For western blots, incubate membrane with diluted primary antibody in 5% w/v BSA, 1X TBS, 0.1% Tween® 20 at 4°C with gentle shaking, overnight.
NOTE: Please refer to primary antibody datasheet or product webpage for recommended antibody dilution.
From sample preparation to detection, the reagents you need for your Western Blot are now in one convenient kit: #12957 Western Blotting Application Solutions Kit
NOTE: Prepare solutions with reverse osmosis deionized (RODI) or equivalent grade water.
Load 20 µl onto SDS-PAGE gel (10 cm x 10 cm).
NOTE: Volumes are for 10 cm x 10 cm (100 cm2) of membrane; for different sized membranes, adjust volumes accordingly.
* Avoid repeated exposure to skin.
posted June 2005
revised November 2013
Reprobing of an existing membrane is a convenient means to immunoblot for multiple proteins independently when only a limited amount of sample is available. It should be noted that for the best possible results a fresh blot is always recommended. Reprobing can be a valuable method but with each reprobing of a blot there is potential for increased background signal. Additionally, it is recommended that you verify the removal of the first antibody complex prior to reprobing so that signal attributed to binding of the new antibody is not leftover signal from the first immunoblotting experiment. This can be done by re-exposing the blot to ECL reagents and making sure there is no signal prior to adding the next primary antibody.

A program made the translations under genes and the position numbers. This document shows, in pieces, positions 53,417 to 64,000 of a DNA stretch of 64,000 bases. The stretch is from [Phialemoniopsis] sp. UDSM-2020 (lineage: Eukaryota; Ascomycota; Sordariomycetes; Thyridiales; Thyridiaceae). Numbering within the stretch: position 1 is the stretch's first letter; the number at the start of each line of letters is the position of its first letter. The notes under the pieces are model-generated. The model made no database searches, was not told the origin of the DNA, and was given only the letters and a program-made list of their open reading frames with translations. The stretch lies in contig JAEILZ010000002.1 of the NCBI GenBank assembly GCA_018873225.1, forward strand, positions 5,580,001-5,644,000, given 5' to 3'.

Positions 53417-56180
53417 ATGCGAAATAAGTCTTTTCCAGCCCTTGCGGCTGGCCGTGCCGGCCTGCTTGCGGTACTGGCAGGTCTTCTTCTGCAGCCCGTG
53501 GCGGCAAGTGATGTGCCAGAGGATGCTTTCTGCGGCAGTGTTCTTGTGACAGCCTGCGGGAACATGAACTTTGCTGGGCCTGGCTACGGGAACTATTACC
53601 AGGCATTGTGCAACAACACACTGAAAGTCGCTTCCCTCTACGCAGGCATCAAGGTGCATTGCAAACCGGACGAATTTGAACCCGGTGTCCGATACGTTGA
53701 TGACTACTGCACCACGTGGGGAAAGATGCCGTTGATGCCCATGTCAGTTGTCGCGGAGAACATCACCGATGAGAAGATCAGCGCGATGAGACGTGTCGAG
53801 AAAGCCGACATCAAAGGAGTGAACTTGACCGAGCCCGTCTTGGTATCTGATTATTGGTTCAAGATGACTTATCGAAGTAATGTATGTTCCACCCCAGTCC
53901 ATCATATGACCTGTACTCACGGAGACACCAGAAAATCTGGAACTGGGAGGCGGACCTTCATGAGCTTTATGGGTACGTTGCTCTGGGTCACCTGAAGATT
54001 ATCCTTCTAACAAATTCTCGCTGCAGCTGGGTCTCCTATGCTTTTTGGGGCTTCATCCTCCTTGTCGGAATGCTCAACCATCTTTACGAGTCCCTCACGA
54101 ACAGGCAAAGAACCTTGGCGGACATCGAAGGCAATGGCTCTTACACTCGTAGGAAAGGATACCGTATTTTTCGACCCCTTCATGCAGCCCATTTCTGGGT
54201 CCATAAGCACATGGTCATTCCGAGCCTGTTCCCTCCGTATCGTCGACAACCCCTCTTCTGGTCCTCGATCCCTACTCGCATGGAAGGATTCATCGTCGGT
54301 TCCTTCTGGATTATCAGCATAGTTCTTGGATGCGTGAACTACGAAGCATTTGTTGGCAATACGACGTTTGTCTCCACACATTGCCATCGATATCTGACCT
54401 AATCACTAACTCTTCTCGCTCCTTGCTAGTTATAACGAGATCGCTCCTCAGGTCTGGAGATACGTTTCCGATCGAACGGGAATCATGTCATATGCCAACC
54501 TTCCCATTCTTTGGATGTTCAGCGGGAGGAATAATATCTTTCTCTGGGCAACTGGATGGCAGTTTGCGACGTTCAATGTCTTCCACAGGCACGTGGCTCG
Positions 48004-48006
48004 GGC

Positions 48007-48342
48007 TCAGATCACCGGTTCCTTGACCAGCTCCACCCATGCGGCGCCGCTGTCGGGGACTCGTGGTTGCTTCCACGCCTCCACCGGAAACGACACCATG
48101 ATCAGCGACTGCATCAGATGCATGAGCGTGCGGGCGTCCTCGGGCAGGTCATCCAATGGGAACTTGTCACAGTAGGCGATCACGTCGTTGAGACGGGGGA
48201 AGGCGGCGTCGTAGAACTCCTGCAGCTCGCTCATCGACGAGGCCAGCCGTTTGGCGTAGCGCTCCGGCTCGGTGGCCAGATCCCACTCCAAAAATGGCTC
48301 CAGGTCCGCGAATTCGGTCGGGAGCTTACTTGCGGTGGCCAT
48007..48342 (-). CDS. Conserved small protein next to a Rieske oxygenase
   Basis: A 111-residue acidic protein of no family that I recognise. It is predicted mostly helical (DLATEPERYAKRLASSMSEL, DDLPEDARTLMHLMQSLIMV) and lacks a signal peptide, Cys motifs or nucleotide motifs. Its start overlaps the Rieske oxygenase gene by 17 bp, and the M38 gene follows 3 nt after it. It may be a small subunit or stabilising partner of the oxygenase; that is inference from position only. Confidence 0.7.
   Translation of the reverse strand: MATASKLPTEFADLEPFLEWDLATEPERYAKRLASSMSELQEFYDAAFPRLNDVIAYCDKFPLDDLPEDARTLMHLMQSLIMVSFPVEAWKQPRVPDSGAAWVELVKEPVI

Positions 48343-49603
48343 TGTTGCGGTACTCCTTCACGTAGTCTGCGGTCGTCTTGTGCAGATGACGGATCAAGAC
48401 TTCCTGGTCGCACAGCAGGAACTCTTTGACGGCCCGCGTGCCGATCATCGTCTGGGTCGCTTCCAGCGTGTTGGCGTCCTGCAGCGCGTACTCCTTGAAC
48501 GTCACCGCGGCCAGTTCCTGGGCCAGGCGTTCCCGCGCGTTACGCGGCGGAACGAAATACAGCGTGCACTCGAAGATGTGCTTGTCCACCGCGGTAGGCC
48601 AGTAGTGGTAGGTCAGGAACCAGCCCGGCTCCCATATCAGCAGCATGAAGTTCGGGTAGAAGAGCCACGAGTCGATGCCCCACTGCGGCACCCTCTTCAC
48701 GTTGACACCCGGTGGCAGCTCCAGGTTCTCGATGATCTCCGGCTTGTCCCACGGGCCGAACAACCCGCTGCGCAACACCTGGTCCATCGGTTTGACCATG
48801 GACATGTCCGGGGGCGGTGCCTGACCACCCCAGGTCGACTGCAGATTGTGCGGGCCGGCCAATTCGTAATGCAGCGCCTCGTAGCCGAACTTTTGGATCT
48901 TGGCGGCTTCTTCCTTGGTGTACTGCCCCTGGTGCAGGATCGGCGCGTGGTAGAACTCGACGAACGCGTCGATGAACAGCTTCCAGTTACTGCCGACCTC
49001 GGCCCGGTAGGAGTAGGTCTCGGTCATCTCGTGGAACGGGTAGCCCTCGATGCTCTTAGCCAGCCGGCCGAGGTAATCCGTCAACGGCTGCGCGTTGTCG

NOTE: Prepare solutions with reverse osmosis deionized (RODI) or equivalently purified water.
posted June 2005
revised October 2016
Protocol Id: 10
Supplied in 10 mM sodium HEPES (pH 7.5), 150 mM NaCl, 100 µg/ml BSA and 50% glycerol. Store at –20°C. Do not aliquot the antibody.
FAIM Antibody recognizes endogenous levels of total FAIM protein.
Polyclonal antibodies are produced by immunizing animals with a synthetic peptide corresponding to residues surrounding Gly145 of human FAIM protein. Antibodies are purified by protein A and peptide affinity chromatography.
FAIM (Fas apoptosis inhibitory molecule) was identified as a protein that was inducibly expressed in B lymphocytes resistant to Fas-mediated apoptosis (1). Expression of FAIM inhibits receptor-mediated apoptosis in B cells as well as other cell types (1-3). FAIM is expressed in germinal center B cells, is positively regulated by IRF-4, and is also capable of inducing IRF-4 expression in a feed-forward mechanism (4). FAIM also regulates T cell receptor-mediated apoptosis by modulating Akt activation and Nur77 expression (2). Knockout mice for FAIM show an increased sensitivity to Fas-mediated apoptosis within B and T cells as well as hepatocytes (5). An alternatively spliced form of FAIM, termed FAIM-L, is found predominantly in the brain (6). In the nervous system, the originally identified FAIM does not appear to play a role in apoptosis, but rather can promote neurite outgrowth through the activation of Erk and NF-κB pathways (7). In contrast, FAIM-L does inhibit neuronal cell death triggered by death receptors (3).
Cell Signaling Technology is a trademark of Cell Signaling Technology, Inc.
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|6907S||100 µl (10 western blots)||$ 255.0|